My students are always so excited to learn about real music notes, and most of them get a pretty good grasp on the concept after these lessons. What are your favorite ways to introduce quarter notes, eighth notes, and/or quarter rests? Share your best lesson ideas in the comments below- I'd love to hear them and I know other teachers would too! :) And don't forget to head over to the Music Ed Blogs Community page on Facebook to find all of the wonderful rhythm teaching ideas being shared this month through the #31daysofrhythm collaboration- you're guaranteed to find new ideas to implement in your classroom! Enjoy these last few days of Music In Our Schools Month :)

Looking for more lesson ideas? See my full curriculum here.

Get updates, free curriculum resources, and more!

Monday, March 27, 2017

Best Reference Books for Mothers of Multiples

Parenting multiples (twins, triplets, or more) is a unique, wonderful, and daunting challenge. When I first found out I was expecting twins, I was at first pretty ecstatic after having gone through struggles with infertility. Then the reality of a higher-risk twin pregnancy and the prospect of two babies hit and I was completely overwhelmed! As I do with most any new challenge I encounter, I started reading everything on the subject of twin pregnancy, twin babies, and raising twins I could find. I promise you, if there was a book about anything related to twins, I read it. So today I wanted to share the books that I found the most helpful for each stage of being a MoM (mother of multiples). If you are expecting multiples yourself, I hope you find this list helpful!

*this post contains affiliate links*

1. When You're Expecting Twins, Triplets, or Quads: Proven Guidelines for a Healthy Multiple Pregnancy by Barbara Luke and Tamara Eberlein


This is basically the multiple pregnancy bible. I learned so much from reading it and referred back to it over and over again throughout my pregnancy and into the first few months after the girls were born! I was blessed with an uneventful pregnancy but this book did an excellent job of preparing me for whatever may happen in a way that made me feel equipped, not paranoid.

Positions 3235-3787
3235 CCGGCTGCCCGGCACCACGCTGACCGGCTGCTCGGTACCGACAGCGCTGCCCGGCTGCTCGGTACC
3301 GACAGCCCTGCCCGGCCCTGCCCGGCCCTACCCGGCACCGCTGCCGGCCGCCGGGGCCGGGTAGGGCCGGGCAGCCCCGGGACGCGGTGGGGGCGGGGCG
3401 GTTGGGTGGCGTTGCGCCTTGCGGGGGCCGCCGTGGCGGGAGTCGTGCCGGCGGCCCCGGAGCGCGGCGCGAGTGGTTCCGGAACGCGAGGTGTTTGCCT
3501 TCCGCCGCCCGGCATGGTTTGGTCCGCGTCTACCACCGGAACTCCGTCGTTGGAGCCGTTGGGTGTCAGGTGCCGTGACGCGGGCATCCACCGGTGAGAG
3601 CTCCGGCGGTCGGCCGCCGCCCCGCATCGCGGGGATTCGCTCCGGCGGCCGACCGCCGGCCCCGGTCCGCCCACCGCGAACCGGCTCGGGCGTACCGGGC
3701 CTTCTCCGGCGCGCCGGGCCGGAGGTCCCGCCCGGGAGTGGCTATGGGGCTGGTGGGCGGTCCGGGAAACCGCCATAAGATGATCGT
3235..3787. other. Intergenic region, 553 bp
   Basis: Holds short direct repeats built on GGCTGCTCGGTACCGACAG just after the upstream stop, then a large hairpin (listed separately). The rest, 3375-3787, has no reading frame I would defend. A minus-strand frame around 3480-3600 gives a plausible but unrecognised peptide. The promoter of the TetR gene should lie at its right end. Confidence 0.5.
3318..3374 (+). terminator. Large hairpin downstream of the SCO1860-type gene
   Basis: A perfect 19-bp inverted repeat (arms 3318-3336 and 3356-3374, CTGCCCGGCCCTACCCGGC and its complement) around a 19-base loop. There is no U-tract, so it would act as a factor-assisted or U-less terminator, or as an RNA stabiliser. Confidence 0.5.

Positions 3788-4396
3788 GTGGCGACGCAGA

2. Healthy Sleep Habits, Happy Twins: A Step-by-Step Program for Sleep Training Your Multiples by Marc Weissbluth


Of all the aspects of parenting babies, how they eat and how they sleep have got to be the two questions parents both struggle with most (since eating and sleeping are pretty much a baby's entire life) but also get the most opinionated about (often in very polarizing ways). If you're someone who is put off by the phrase "sleep training", don't let that stop you from reading this book. I did not follow everything that Mr. Weissbluth suggests in this book. As I think most parents do, I sort of fumbled my way through a mix of different philosophies and methods of handling my daughters' sleep. But what I think is helpful for any parent, no matter what choices you end up making in this regard, is the information on what "normal" looks like. I think this book does a great job of discussing what an average sleep pattern looks like at different ages, including a wide range of what would be considered "healthy" depending on a variety of factors. It really helped reassure me and helped me anticipate difficult transitions in their development.

3. Raising Twins: Parenting Multiples from Pregnancy Through the School Years by Shelly Vaziri Flais